Search Site
Two F-35B Lightning II Joint Strike Fighters complete vertical landings aboard the USS Wasp (LHD-1)
An F-35B Lightning II Joint Strike Fighter idles on the flight deck of the USS Wasp (LHD-1) in prepa
Four F-35B Lighting II Joint Strike Fighters sit secured to the deck after their arrival aboard the
Marines and sailors aboard the USS Wasp (LHD-1) secure and refuel an F-35B Lightning II Joint Strike
A sailor aboard the USS Wasp (LHD-1) signals to the pilot of an F-35B Lightning II Joint Strike Figh
An F-35B Lightning II lands on the flight deck of the USS Wasp (LHD-1) during short take-off
An F-35B Lightning II lands on the flight deck of the USS Wasp (LHD-1) during short take-off
Two F-35B Lightning II stand aboard the USS Wasp while other jets perform short take-off, vertical l
The USS Wasp (LHD-1) cuts through the Atlantic Ocean during F-35B Lightning II short take-off, verti
An F-35B Lightning II awaits refueling before a night operations exercise during F-35B Operational T

UK and US military test Lightning II jets at sea

Published: 28 May 2015

From Royal Navy

A group of Royal Navy and Royal Air Force personnel are currently at sea onboard USS WASP, joining American colleagues in the latest F-35B Lightning II fast jet trials.

Lightning II is a STOVL aircraft: Short Take Off Vertical Landing.  

It will place the UK at the forefront of fighter technology, giving the RAF a true multi-role all weather, day and night capability, able to operate from well-established land bases, deployed locations or the Royal Navy's Queen Elizabeth Class Aircraft Carriers.

The six United States Marine Corps (USMC) Lightning II aircraft are onboard USS WASP, off the coast of the United States' Eastern Seaboard. 

The aircraft are assessing the ship/air integration and effectiveness across flight operations, communications, maintenance support and logistical supply. 

Operational Test activity will include carrier qualifications for aircraft take-off and landing, and air combat/air defence missions over sea. 

United Kingdom participation in the F-35 program has been absolutely critical to our success.

US Lieutenant General Chris Bogdan

The Royal Navy’s vision for tactical integration of the F-35B into their current arsenal is similar to the Marine Corps’ plan to integrate the F-35 with legacy aircraft, such as the AV-8B Harrier and the F/A-18 Hornet, and gradually phase out legacy aircraft over the coming decades.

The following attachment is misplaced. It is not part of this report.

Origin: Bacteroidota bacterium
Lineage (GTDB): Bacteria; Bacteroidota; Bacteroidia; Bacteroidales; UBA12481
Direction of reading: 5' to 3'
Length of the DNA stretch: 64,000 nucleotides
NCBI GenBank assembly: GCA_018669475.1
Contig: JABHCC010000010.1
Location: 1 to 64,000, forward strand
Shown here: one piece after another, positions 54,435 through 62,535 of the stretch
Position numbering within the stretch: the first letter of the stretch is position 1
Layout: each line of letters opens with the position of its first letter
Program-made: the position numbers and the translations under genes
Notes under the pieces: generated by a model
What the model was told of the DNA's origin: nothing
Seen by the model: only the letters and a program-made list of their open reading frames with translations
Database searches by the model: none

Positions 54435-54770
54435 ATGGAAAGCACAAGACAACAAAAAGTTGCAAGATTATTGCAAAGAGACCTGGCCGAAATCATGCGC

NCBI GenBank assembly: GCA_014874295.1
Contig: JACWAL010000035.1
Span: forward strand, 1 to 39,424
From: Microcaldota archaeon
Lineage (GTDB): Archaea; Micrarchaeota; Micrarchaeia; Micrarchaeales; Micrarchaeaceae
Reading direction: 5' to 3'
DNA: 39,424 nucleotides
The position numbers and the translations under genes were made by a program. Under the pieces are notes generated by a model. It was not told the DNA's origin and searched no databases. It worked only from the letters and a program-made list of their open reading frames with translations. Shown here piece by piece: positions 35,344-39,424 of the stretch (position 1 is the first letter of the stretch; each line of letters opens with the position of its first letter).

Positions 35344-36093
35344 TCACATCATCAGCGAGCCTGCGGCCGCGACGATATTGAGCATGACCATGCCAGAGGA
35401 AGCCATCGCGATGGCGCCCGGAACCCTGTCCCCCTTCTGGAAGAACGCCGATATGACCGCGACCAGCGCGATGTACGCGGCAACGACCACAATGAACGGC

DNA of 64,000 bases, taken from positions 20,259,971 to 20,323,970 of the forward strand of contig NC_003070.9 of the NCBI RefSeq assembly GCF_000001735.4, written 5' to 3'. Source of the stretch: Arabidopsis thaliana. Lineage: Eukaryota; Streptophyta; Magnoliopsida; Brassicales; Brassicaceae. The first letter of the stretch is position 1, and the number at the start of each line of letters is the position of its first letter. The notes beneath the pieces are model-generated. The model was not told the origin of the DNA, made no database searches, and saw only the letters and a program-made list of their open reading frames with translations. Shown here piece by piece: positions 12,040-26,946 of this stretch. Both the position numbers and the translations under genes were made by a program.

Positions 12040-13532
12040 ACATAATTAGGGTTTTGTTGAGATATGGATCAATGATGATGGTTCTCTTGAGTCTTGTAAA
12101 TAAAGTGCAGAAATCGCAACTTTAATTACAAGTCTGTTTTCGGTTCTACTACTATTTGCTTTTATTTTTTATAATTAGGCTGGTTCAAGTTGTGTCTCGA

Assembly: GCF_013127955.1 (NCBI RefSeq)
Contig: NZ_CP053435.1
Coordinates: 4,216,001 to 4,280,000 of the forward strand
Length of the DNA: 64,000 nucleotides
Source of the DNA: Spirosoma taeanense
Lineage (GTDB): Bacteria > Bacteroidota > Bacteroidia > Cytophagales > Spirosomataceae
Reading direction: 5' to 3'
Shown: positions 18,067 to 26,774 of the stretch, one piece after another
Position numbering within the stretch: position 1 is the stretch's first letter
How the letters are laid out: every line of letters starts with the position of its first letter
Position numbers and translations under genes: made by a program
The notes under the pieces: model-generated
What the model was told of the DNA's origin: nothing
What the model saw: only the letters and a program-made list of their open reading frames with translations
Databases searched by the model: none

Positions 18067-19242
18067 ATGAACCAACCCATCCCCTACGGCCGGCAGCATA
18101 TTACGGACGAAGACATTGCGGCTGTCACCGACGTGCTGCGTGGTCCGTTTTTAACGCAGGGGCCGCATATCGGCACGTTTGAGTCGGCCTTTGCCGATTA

Royal Navy Lieutenant Commander Neil Mathieson, the UK’s F-35 Ship Integration Lead, said: “By 2020, UK combat airpower will consist of Typhoon and F-35B Lightning II, a highly potent and capable mix of fourth and fifth generation fighter aircraft.  

"With Typhoon already established as one of the premier multi-role fighters in the world, the F-35 brings a complementary next-generation level of survivability and lethality. 

"This will ultimately provide the UK with an unprecedented level of capability in a single platform.”

In February, the UK stood up their first F-35 Squadron at Edwards Air Force Base, California. 

The historic 17 (Reserve) Squadron is now responsible for the entire operational test and evaluation of the UK’s F-35s. Personnel from 17 (R) Sqn, comprising engineers and pilots from the Royal Air Force and Royal Navy, fly and maintain the two UK F-35B jets independently from their US colleagues.

“United Kingdom participation in the F-35 program has been absolutely critical to our success,” said US Lieutenant General Chris Bogdan, Program Executive Officer for the F-35 Lightning II Joint Program Office. 

“Since the beginning, UK test pilots and engineers have been fully integrated and work shoulder to shoulder with us as we deliver the F-35 to the warfighter.”

Evidence and experience gained from this event will provide the basis for future F-35B deployments as the USMC work towards their Initial Operating Capability (IOC) in Summer 2015. 

UK F-35B pilots will begin operating the next generation stealth fighter from bases in England starting in 2018, and are on track to fly from Queen Elizabeth Class aircraft carriers in 2020.

Images and video courtesy of the United States Marine Corps


FAAOA no longer offer support for your browser.

For a faster, safer browsing experience
and to make use of the FAAOA site features

Upgrade Now for FREE